It was one of those perfect spring days, warm and sunny and the local baboon troop came down to forage along the beach. Playful, curious and full of energy, the youngest baboons explore their surroundings. Observing them from a distance and not intruding into their space (keeping 10m away) is part of a photographer’s required etiquette around these wild animals.
“Stats” haven’t really been too much of a motivation for me, that is until this past week when my site unexpectedly started ‘pinging’. Topics relating to the Cape Storm got great press pushing up the visitor numbers to an all time high. Then came a further boost with a shout out from Ben Huberman on Discover: Editor’s picks.
I feel quite overwhelmed by the response and would like to post a hearty welcome to all the new followers.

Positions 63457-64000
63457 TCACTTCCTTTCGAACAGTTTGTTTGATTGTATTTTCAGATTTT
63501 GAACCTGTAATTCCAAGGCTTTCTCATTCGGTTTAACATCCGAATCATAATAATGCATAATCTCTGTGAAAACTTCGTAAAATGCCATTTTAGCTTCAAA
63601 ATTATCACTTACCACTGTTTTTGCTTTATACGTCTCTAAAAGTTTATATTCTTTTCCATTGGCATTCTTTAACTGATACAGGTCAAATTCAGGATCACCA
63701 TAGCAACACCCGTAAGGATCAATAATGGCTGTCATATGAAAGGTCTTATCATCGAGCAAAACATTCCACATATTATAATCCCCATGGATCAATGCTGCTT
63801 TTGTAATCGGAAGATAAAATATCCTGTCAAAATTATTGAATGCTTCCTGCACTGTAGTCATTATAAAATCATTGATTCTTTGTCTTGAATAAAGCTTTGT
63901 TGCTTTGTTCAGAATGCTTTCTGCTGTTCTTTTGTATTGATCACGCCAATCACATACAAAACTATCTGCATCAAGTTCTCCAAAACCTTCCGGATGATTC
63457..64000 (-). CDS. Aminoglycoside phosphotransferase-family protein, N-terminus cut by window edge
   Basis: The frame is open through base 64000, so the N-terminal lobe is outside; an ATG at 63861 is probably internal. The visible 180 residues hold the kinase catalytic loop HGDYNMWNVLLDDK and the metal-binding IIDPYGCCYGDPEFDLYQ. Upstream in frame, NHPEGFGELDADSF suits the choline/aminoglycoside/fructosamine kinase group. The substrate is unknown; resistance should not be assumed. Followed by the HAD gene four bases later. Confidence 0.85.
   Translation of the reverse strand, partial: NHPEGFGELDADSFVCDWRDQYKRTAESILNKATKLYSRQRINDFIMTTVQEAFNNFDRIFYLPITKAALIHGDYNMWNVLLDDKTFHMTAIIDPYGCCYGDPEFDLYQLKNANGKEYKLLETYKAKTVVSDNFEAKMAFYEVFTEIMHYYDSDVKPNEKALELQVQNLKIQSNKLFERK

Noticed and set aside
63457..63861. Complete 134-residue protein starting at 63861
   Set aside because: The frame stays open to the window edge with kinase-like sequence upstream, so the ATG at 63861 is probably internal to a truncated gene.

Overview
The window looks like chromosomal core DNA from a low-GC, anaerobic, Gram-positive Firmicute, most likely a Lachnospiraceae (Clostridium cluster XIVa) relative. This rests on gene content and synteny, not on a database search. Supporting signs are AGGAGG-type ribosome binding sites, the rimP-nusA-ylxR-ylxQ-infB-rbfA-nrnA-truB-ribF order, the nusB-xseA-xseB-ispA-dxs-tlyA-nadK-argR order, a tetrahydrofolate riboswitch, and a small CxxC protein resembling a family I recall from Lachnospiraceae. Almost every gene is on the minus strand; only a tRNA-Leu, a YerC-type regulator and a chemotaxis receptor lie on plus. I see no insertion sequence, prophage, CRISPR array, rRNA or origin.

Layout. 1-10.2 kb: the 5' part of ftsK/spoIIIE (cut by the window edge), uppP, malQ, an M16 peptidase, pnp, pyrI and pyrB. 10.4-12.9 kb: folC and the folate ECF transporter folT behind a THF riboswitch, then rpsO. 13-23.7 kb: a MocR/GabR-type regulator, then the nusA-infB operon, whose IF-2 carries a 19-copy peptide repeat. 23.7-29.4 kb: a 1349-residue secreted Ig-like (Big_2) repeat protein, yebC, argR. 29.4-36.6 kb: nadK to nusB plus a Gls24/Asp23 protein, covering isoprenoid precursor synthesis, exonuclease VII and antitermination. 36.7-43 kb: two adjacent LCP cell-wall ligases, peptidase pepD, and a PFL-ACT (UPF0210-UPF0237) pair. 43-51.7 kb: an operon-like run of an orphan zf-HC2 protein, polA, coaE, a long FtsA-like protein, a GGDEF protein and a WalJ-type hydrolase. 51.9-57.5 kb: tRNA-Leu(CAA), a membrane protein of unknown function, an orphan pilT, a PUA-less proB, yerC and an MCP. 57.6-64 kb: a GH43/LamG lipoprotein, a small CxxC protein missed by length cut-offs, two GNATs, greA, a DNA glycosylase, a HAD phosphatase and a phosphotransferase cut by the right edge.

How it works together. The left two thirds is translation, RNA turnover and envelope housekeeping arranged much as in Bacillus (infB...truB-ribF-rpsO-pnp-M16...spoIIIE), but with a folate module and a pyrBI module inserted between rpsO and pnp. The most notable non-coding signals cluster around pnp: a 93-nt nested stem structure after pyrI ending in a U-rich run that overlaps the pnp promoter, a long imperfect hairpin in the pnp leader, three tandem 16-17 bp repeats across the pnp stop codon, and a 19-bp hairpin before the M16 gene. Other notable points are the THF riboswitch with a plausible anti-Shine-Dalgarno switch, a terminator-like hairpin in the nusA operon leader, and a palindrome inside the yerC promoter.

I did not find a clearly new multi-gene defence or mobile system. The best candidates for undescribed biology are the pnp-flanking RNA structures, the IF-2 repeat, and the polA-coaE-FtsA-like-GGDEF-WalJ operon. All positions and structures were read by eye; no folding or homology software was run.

To Ben and the WordPress team, i send a big thank you and a gift of virtual flowers – protea repens. The birds love them for their rich sugary nectar and are also known as the sugarbush protea.
As baby baboons develop they progess from clinging below their mothers’ bellies to riding atop their backs. This juvenile baboon is probably old enough to be walking alongside its mother; instead it displays a rather confident riding ‘style’.
Foraging is a trial and error process for baby baboons. Finding the juiciest grass roots or corms can be a bit hit and miss, but by following mom’s example those tasty corms can be detected. Who says playing with food isn’t fun?